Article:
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Metcalf seeks to outdo Iowa greats

BY RYAN YOUNG | MARCH 23, 2010 7:30 AM

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Brent Metcalf never bothered with fitting into a standardized mold.

During his four years in Iowa City, he was too busy fashioning his own.

Moments after claiming his second NCAA championship with a 3-2 win over top-seeded Ohio State senior Lance Palmer March 20, Metcalf sat in a makeshift interview room defining and reflecting on his three dominant seasons at Iowa.

And in his mind, his three career losses — one against Palmer and two against North Carolina’s Darrion Caldwell — stick out like dandelions in a rose garden.

“You know what, I think people wanted a champion,” he said. “And I was a champion. But I think you remove those losses, you’ve got one heck of a champion.”

Even with three memorable defeats, though, Metcalf composed a collegiate career that measures up to the best of the program.

His 108-3 career record and .973 winning percentage ranks second in Hawkeye history among wrestles who competed in at least 95 matches. Only T.J. Williams has tallied better numbers, totaling 98 victories and one loss for a .990 winning rate.

And as Iowa’s fourth two-time NCAA champion since 2000, Metcalf stands as the Hawkeyes’ 15th all-time — a prestigious list that includes Olympic gold medal winners Lou Banach, Randy Lewis, and Terry McCann.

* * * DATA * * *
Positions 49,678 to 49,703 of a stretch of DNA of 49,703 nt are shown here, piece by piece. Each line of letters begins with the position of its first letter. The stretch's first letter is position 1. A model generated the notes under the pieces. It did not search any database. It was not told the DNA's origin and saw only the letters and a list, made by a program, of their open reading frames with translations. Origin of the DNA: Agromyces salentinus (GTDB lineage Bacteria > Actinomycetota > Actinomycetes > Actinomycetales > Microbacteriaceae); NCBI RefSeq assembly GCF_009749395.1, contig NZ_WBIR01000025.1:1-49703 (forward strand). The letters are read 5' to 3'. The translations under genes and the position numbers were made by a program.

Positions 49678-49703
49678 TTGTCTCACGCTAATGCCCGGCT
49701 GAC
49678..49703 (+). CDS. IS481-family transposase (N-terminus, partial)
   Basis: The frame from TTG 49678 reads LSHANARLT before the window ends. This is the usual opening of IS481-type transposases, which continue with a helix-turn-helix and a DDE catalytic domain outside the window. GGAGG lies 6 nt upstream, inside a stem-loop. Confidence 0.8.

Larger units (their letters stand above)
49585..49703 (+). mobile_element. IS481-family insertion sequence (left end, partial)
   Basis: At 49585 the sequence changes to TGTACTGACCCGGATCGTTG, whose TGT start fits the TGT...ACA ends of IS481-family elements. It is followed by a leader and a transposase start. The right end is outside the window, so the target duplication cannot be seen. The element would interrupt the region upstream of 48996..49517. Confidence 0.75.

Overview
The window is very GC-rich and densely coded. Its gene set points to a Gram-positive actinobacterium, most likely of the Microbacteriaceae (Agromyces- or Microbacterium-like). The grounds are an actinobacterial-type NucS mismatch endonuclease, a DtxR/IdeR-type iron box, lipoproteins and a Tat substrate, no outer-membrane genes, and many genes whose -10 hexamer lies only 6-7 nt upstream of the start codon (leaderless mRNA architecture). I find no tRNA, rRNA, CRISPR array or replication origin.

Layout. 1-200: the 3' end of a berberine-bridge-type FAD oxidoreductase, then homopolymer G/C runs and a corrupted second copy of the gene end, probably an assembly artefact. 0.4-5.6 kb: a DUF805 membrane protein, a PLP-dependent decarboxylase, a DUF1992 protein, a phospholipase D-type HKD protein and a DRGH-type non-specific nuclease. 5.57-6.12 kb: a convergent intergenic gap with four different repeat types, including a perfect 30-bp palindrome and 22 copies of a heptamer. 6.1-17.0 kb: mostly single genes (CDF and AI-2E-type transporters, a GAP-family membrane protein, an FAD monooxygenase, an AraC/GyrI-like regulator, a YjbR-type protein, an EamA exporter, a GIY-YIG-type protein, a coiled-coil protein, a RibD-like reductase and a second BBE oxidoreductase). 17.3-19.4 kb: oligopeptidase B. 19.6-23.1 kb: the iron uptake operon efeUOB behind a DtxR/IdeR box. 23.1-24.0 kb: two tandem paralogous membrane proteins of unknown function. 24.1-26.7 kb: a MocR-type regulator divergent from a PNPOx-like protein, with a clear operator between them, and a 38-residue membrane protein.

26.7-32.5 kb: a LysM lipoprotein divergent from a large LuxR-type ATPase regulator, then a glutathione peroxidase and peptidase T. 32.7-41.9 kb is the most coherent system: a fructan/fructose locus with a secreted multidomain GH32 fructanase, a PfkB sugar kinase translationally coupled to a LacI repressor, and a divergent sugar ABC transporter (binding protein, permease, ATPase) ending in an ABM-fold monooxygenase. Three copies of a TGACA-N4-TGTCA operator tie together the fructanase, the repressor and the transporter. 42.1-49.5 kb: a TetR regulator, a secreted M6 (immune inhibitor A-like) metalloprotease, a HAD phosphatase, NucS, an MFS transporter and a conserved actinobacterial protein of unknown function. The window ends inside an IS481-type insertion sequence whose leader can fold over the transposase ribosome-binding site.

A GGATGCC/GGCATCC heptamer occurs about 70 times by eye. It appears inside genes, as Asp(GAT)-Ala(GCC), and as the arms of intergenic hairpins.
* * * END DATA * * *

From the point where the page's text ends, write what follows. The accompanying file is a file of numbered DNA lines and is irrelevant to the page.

In 2008, after winning his first national title as a sophomore, he also became the second Iowa grappler to win the Dan Hodge Trophy — wrestling world’s Heisman equivalent — ending a decade-long drought that began in 1998 with Mark Ironside, another two-time NCAA champion.

Awards aside, Iowa head coach Tom Brands said Metcalf’s greatest accomplishment came during first season as a Hawkeye. Two years removed from high school and fresh off his transfer from Virginia Tech, the former undefeated Michigan prep standout kept his teammates on a taut leash.

“What we have going in that room is because of him,” Brands said. “This is a work in progress where when he came in, he was competing for that alpha-male role. And he held a lot of guys accountable, and he made the entire team better because of that.”

Indirectly, Metcalf bettered himself as well.

The three-time All-American credited a significant portion of his senior-season success to redshirt freshman Matt McDonough, who also won a national title in Omaha. Metcalf said the sprightly 125-pounder kept him in line inside the Dan Gable Wrestling Complex, challenging him to do extra drills after practice.

McDonough, however, views his relationship with Metcalf as mutually beneficial.

“He’s been there, done that” McDonough said. “He’s finishing up his career, and I think it’s just something where sometimes you see things as a freshman you don’t see as a senior. And sometimes you see things as a senior you don’t see as a freshman.”

Metcalf said he hopes to remain apart of the team he’s helped to build alongside Brands through a to-be-determined role while he trains for international competition.

His first post-college tournament? The U.S. Open wrestling championships in Cleveland on April 22.
His top priority? Becoming the first former Iowa wrestler to capture two Olympic gold medals.

“Coach said, ‘You know, how many Olympic gold medals did Tom Brands win? One. How many did Dan Gable win? One.’ ”

“Got to win two,” Metcalf said, his thumbs pointed at his chest. “Got to win two.”


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